Does the game present players with challenges that have pre-made solutions?
For example, can all monsters be defeated in straightforward ways, which is to say, attacked with swords and magic missiles until they die? Can all physical obstacles (walls to climb, narrow ledges to traverse, rivers to cross, and so forth) be overcome with die rolls? Are those die rolls achievable given the PCs’ level and abilities? Is the solution to every puzzle available to those with the right skills or spells? Is the counter or resolution to every problem hardwired into the game?
Put another way, need a player look any further than his character sheet to solve every in-game challenge? Are the bounds of the game defined by the bounds of the rules?
Looking back at the game’s roots, the answer to these questions was usually no. In the early days, the game’s mechanics rarely provided solutions to the problems the characters faced. Players stretched beyond the bounds of the rules and looked for solutions not covered in the books. Player ingenuity was always the key to winning encounters. And very often, the DM didn’t actually have a set solution in mind ahead of time. He expected the PCs to come up with something on their own.
— Monte Cook, Legends and Lore columnist, in the article Out of Bounds
In the first D&D Encounters session of the new season on Wednesday, we met to create characters. About half the players at my table had played with me through the last season, so they were pretty familiar with my GMing style. We got to talking about my style, and in particular how it worked, or didn’t work for them. I really appreciated the input, and it brought to mind a couple of things that crystallized for me when I read Monte’s article.
In general my GMing style is to play encounters without set solutions in mind. I’m open to letting players explain their intended actions outside the context of the rules, interpreting a probability and either calling for an appropriate roll, or narrating the consequences of their choices. During the Encounters season just finished we had a player at the table who specialized in creating elaborate sequences of actions in response to encounter circumstances. I indulged him, perhaps a touch too much, in that his play style was what I expected from players, as it fit my GMing style.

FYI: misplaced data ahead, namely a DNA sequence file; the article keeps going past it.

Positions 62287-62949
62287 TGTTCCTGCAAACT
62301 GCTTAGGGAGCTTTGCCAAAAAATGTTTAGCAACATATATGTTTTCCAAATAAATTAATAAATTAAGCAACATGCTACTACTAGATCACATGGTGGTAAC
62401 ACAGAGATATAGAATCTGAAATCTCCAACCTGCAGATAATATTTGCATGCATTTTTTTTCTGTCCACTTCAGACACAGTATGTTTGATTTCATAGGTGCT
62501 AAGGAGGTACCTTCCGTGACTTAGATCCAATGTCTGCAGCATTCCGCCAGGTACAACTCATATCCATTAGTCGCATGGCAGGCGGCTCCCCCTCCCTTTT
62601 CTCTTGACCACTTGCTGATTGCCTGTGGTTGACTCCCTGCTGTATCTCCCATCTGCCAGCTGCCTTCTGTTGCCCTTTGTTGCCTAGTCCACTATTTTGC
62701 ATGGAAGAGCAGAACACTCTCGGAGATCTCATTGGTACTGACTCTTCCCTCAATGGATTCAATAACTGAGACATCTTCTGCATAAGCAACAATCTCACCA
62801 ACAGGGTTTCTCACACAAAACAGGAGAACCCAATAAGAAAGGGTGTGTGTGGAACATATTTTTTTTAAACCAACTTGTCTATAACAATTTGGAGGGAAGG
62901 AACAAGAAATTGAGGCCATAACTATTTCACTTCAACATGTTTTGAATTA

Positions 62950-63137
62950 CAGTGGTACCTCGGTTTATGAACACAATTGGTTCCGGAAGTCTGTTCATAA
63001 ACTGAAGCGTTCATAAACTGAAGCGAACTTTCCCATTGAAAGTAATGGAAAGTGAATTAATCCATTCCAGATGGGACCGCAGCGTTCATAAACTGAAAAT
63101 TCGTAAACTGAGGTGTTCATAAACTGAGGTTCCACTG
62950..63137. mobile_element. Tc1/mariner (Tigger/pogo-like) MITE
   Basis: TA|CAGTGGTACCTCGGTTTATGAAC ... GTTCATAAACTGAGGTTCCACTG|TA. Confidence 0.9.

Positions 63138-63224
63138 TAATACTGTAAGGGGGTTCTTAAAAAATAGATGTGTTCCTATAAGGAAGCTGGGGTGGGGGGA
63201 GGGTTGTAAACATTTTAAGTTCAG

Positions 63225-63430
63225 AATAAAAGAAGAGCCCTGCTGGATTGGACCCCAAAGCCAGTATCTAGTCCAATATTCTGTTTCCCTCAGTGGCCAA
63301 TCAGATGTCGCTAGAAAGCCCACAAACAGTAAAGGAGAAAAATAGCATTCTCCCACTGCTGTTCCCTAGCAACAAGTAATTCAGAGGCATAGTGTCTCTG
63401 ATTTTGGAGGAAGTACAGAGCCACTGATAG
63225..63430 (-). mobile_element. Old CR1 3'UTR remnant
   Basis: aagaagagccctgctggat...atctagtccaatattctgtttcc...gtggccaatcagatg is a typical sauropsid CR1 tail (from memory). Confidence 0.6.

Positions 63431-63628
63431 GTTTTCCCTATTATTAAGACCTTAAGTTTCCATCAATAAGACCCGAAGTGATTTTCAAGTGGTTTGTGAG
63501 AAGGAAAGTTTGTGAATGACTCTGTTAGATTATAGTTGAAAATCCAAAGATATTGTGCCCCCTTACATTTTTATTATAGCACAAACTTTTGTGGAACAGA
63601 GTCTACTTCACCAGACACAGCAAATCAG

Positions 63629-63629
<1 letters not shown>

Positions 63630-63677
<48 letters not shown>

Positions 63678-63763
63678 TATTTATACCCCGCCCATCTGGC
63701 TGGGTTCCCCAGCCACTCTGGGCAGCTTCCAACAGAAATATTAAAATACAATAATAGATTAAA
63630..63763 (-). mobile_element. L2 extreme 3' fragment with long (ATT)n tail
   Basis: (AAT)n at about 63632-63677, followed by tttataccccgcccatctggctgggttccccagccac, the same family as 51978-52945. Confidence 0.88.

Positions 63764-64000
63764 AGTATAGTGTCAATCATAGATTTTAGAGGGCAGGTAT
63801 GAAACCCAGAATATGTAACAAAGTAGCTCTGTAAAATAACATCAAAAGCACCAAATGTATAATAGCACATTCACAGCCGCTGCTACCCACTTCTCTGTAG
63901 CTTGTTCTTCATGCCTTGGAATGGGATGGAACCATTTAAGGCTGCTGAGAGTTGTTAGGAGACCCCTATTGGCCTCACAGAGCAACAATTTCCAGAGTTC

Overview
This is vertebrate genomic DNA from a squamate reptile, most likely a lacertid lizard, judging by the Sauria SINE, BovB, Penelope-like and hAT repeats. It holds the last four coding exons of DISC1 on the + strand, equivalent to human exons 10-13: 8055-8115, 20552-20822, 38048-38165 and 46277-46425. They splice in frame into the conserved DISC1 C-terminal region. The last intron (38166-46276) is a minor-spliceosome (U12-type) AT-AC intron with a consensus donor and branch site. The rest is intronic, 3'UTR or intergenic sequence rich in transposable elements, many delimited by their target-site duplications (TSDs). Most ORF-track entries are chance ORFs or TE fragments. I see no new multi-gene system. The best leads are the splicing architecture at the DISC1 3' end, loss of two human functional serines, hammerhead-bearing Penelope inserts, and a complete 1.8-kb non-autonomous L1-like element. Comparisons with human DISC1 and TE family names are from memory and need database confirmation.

However, most of the rest of the table was playing in a style that fit the structure of the present iteration of D&D rules. They had the expectation that the encounters they faced during the session would have pre-made solutions that were designed to be arrived at using the options available to their 4e D&D characters. This was true, of course, and I was open to either approach, but failed to adequately communicate that. The more elaborate sequences of actions presented by our unique player also took up more time in the spotlight than the more efficient 4e actions. My players candidly told me that, while they were entertained by the antics of our unique player, they didn’t want to be short-changed for playing by the rules.
This was good food for thought for me in considering the mixing of gaming styles at the table. Monte ends his article urging players to consider the rules not as definitions of their actions, but as a framework upon which they can build actions, sometimes making choices that go outside of the framework.
The rules are not the sum total of the game. The game is larger than that. Breaking the rules, circumventing the rules, or ignoring the rules does not take you out of the game.
As a GM, recognizing the style of my players, and making on-the-fly adjustments to my own style in response, is part of the cooperative nature of RPG play. In designing my own rules for my home campaign, I’ve deliberately left a lot of open space for interpretation and exploration by the players. One of the great strengths of 4e D&D is how much of the game mechanics it puts in the hands of the players, freeing up the GM to focus on other issues. I really value that design consideration. However, the old saw about “with great power comes great responsibility” is a core truth in 4e D&D. Players are faced with an often-bewildering and ever-expanding array of character options, each with its own seemingly-unique mechanic. (More experienced players are quick to recognize the modular design of the options, and often quick to criticize 4e for that.)
Looking at the Encounters season ahead, I want to take my players’ input into consideration and adapt my GMing style to encourage their participation. And, as Monte said, look for opportunities for everyone to play in the spaces between the rules when that feels comfortable to them. In my home game, it is less of an issue, but it has certainly raised my awareness of barriers to player participation. As a GM I most enjoy sessions where the players drive the story. Making sure my players have the tools to do that, and the space in which to do it, is part of the balancing act of GMing.